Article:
I recently saw a patient whose husband urgently brought her into the office. The husband, her caregiver, made an appointment because he was very concerned about a change in his wife’s appetite, behavior and breathing.
I examined her and found her to be stable with her dementia, clean and comfortable. But after spending some time with the husband, I found him to be disheveled, overwhelmed and worried. It became clear that my patient’s husband needs some support.
This made me think: How did my patient’s husband find himself in this situation? Usually it’s simply a matter of proximity or availability. In this case, the husband has become the caregiver. The couple’s children don’t live close enough to assist on a daily basis.
The caregiving role evolves over time. It may be simple at first, but can progress to an all-encompassing, time-consuming responsibility. Too often, it takes an emotional and physical toll on the caregiver.
For my patient’s husband, caregiving has progressed to become very stressful and burdensome. Additional support may be needed to relieve some of his load. Unfortunately, it is only when caregivers succumb to the relentless pressure do the family and community recognize caregiving’s severity and scope.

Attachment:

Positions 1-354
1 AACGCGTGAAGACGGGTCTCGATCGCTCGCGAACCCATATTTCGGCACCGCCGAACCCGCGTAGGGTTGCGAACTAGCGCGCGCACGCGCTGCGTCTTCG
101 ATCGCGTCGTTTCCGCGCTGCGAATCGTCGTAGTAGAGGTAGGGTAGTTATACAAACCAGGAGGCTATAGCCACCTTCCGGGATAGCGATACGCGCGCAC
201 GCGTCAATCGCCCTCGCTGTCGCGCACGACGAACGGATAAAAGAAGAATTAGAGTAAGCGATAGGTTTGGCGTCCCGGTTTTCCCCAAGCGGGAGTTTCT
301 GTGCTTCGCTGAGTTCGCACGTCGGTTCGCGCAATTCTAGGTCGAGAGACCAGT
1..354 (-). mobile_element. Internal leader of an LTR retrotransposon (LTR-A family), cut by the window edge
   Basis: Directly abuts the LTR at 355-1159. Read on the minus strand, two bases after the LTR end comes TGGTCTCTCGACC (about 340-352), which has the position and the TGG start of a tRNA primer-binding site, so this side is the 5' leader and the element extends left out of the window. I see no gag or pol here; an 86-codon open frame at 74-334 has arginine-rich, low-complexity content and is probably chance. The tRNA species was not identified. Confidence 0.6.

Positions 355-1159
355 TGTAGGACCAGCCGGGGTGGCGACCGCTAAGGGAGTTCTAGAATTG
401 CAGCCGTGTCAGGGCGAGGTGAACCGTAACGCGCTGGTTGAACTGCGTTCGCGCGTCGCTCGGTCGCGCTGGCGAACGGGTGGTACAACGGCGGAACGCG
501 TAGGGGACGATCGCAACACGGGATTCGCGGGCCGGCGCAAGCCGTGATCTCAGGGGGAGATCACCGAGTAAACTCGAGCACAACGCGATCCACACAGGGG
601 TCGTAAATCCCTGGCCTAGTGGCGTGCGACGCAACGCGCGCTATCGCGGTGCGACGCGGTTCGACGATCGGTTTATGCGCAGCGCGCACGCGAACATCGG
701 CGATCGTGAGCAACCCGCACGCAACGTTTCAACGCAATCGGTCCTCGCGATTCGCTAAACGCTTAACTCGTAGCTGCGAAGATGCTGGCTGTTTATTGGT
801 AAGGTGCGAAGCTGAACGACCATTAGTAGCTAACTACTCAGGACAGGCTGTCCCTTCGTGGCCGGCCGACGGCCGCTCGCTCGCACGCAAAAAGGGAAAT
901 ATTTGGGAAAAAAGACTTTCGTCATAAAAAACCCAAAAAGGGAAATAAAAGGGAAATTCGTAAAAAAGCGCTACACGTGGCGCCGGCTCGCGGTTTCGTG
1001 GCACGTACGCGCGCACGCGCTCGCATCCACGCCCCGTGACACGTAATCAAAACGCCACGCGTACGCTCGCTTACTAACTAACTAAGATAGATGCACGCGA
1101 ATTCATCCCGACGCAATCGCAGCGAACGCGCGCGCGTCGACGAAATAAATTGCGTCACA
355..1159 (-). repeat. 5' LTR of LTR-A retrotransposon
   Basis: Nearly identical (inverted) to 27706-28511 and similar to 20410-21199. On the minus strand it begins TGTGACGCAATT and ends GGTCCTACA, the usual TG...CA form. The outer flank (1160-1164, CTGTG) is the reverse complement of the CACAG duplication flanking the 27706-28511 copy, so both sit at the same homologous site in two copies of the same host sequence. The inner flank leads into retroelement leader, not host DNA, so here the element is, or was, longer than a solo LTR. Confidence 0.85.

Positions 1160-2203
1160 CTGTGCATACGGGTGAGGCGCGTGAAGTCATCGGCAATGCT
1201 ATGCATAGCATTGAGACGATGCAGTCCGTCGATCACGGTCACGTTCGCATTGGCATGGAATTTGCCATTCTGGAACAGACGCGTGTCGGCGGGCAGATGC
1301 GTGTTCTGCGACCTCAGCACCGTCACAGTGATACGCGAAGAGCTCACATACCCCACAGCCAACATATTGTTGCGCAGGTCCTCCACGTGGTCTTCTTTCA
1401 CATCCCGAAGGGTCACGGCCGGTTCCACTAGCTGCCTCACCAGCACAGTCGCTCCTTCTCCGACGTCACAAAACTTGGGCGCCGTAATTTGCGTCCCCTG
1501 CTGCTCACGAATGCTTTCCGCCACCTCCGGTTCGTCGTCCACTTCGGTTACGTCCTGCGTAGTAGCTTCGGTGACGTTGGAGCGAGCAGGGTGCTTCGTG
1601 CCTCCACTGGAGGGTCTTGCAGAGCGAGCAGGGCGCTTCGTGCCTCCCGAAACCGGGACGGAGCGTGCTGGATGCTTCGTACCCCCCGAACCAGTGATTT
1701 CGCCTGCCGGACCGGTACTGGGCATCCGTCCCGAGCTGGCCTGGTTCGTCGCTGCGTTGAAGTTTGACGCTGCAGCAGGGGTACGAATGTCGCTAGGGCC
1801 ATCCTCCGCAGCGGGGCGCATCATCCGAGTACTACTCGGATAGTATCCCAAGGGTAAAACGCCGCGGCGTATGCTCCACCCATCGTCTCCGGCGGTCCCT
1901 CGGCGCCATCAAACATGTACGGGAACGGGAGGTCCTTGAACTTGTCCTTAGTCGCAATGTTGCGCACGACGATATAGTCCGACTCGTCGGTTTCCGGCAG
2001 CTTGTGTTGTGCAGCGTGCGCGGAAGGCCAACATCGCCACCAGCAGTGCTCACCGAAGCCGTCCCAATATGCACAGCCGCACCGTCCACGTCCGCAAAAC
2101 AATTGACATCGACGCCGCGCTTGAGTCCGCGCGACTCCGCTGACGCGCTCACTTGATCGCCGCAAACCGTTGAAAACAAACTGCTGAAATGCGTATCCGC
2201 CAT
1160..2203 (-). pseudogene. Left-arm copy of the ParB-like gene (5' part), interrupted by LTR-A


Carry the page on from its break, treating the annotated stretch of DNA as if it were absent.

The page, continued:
A caregiver as an unpaid individual (a spouse, significant other, family member, friend or neighbor) who assists others with activities of daily living and/or medical tasks, according to the Family Caregiver Alliance. The number of family caregivers of our elderly is staggering: The Alzheimer’s Association’s 2013 Facts and Figures states that “in 2012, 15.4 million caregivers have provided more than 17.5 billion hours of unpaid care valued at $216 billion.” These numbers are only expected to increase.
Caregiving can be a relentless, tedious responsibility. Few volunteer willingly. No one wants to need a caregiver, but it is usually accepted out of necessity and provided out of a sense of obligation and love. While providing so much assistance, caregivers rarely notice the toll that their efforts take on themselves. Some become upset at the suggestion of getting help and insist they can handle things on their own. Often, caregivers feel unappreciated or under-recognized for their commitment. They often don’t hear “thank you” from the care recipient or family members.
Formal caregivers are paid to provide support at home or at an adult day program, nursing home or assisted living. To find one, a social worker in the North Shore-LIJ Geriatric Medical Group‘s office is available. The Memory Disorders Center provides community referrals for adult day programs and agencies that can find help for the patient and respite for the caregiver. Also, support groups can be valuable for locating services: Other caregivers are a wealth of knowledge and creative solutions. Download our free Caregivers Resource Guide for helpful links and phone contacts for support groups and many other means of support, or call the Senior Navigator helpline at 888-243-6272.